Shafaq News/ On Monday, a source in the Sadrist Movement said that a quorum is reached for the next parliamentary session.
In a condition of anonymity, the source told Shafaq News Agency that the Sadrist bloc is committed to its tripartite Alliance with the Kurdistan Democratic Party and the Al-Siyada Alliance to form a national majority government; that "serves the people by adopting a reform approach and program."
"The Sadrists obtained the quorum needed for Saturday's session. After that, we will elect the candidate of the tripartite Alliance for the Iraqi presidency. Hours later, the candidate of the Sadrist bloc would be chosen to form the next government."
Meanwhile, the Shiite Coordination Framework forces are discussing today evening at Ammar Al-Hakim headquarters the political developments, including Al-Sadr's last message.
Some forces of the Shiite Framework are awaiting the outcomes of the Al-Sadr's message to the independent deputies, urging them to attend the parliament session to elect the President of the republic.
If the leader of the Sadrist succeeded in securing the necessary votes to elect the President, some of the Framework forces would enjoy him.
Earlier, al-Sadr invited the independent lawmakers to participate in the majoritarian cabinet he has been lobbying for in a long letter he shared on Monday.
The maverick leader said that the failure of the political parties in the post-2003 era shrunk the size of the status quo political blocs and spawned many independent lawmakers, particularly in the Shiite and southern Iraqi communities.
"The succession of consensus governments that took over the country did not benefit Iraq and the Iraqis. It is safe to say that it destroyed the country year after year," he said, "the reason behind their failure was consensus, cake-sharing, and whatsoever."
"During the last political process, we tried to refrain from sharing the cake with them, but it did not work. Today, we believe that we need to escape the bottleneck of consensus to the space of majority, the bottleneck of sectarianism to the space of nationalism," he continued, "by which I mean forming a national majority government."
"It is an experience we should engage in testing it. Hopefully, it is the beginning of the rise from our beloved country's bitter reality and a challenge to the external pressure exerted against our country."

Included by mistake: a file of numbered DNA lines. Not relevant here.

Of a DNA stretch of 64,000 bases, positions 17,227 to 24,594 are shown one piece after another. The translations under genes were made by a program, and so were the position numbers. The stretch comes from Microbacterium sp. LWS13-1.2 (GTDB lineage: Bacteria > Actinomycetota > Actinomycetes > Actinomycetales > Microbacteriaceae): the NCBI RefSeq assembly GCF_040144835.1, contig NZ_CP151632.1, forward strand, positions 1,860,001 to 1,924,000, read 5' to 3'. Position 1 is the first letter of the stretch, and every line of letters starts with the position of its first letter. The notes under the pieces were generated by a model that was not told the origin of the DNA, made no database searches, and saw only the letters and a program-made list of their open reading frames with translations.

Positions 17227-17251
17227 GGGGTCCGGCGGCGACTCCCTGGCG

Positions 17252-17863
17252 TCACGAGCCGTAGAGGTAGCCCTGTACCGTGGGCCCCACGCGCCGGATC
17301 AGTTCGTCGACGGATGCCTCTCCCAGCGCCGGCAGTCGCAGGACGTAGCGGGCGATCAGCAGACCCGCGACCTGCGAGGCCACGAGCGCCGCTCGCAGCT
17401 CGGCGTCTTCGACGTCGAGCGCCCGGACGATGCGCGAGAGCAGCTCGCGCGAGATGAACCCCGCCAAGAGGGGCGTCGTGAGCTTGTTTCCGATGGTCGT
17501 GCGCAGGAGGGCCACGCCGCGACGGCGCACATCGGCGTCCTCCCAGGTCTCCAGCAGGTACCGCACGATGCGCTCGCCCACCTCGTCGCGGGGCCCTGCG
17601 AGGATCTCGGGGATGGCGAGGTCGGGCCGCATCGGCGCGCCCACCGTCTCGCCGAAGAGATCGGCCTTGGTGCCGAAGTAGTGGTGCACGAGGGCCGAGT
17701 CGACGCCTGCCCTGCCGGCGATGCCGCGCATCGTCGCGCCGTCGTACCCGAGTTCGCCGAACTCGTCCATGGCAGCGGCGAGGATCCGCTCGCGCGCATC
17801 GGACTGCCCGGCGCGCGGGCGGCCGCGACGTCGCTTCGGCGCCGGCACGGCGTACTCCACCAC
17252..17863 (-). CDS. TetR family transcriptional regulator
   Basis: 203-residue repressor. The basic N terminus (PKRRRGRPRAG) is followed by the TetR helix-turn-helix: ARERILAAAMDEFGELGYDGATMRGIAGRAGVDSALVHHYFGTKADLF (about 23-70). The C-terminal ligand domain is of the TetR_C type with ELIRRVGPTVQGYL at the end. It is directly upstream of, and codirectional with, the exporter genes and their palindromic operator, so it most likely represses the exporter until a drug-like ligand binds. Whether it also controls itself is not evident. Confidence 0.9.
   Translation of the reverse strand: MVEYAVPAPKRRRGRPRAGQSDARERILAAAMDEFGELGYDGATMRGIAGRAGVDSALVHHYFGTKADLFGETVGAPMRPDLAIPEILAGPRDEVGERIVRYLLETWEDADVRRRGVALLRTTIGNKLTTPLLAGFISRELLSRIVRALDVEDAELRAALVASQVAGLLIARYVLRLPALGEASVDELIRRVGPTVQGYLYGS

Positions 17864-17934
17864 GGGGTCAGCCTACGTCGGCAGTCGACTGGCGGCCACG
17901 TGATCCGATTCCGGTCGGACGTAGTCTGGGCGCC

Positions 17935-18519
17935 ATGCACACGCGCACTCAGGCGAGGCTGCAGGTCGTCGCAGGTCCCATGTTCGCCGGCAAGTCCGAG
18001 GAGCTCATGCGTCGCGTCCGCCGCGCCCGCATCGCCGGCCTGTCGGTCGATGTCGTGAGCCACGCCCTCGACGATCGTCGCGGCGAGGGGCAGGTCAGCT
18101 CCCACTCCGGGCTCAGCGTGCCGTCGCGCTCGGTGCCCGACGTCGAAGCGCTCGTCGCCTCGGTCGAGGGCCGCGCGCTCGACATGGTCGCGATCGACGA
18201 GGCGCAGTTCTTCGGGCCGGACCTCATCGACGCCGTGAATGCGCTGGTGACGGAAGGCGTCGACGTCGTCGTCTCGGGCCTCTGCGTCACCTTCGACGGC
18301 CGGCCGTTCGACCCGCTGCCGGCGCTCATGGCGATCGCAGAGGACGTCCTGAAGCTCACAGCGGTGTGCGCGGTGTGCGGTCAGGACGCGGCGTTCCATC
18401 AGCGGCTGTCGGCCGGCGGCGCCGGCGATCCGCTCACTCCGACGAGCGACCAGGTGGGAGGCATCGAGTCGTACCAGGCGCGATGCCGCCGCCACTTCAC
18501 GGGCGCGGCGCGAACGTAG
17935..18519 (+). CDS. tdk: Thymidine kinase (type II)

Al-Sadr urged the independent lawmakers to "take a stance of glory, honor, and dignity to save the country and rid it from the remnants of corruption, terrorism, invasion, normalization, and degradation by endorsing the parliamentary session called to elect a new president of the republic and abstain from blocking it by the blocking one-third engendered by coaxing and intimidation."
"We need a courageous stand from you. If you do not trust the Sadrist bloc or me, we will grant you an area to run the country if you manage to organize your ranks and averted inducements and threats."
The Sadrist leader said that his sole purpose from seeking a majoritarian government is achieving reform, deeming it "a better political attempt from violence and extremist protests that damaged the country."
The populist Shiite cleric warned, "some parties are attempting to drag the country into the furnace of war, conflicts, and destruction of the honest democratic process."
"Those who hear what we said and do not support us should not censure us later or unleash accusations against us later," he concluded.
It is worth noting that according to the results of the elections, the Sadrist Movement won 73 seats, followed by the "Progress (Takadum)" Coalition led by Muhammad al-Halboosi with 37 seats. Next, the State of Law Coalition led by former Prime Minister Nuri al-Maliki with 33 seats, then the Kurdistan Democratic Party led by Masoud Barzani with 31 seats.
Compared with 2018 results, The Al-Fateh Alliance lost 31 seats, taking only 17 seats in the last elections.
During this period, periodic meetings and encounters are held among all political parties to follow up many entitlements, including forming the new Iraqi government and choosing the prime minister and the President of Iraq.
Despite all discussions with the Shiite Coordination Framework, Al-Sadr insists on forming a national majority government with the participation of the winning blocs instead of a consensus government.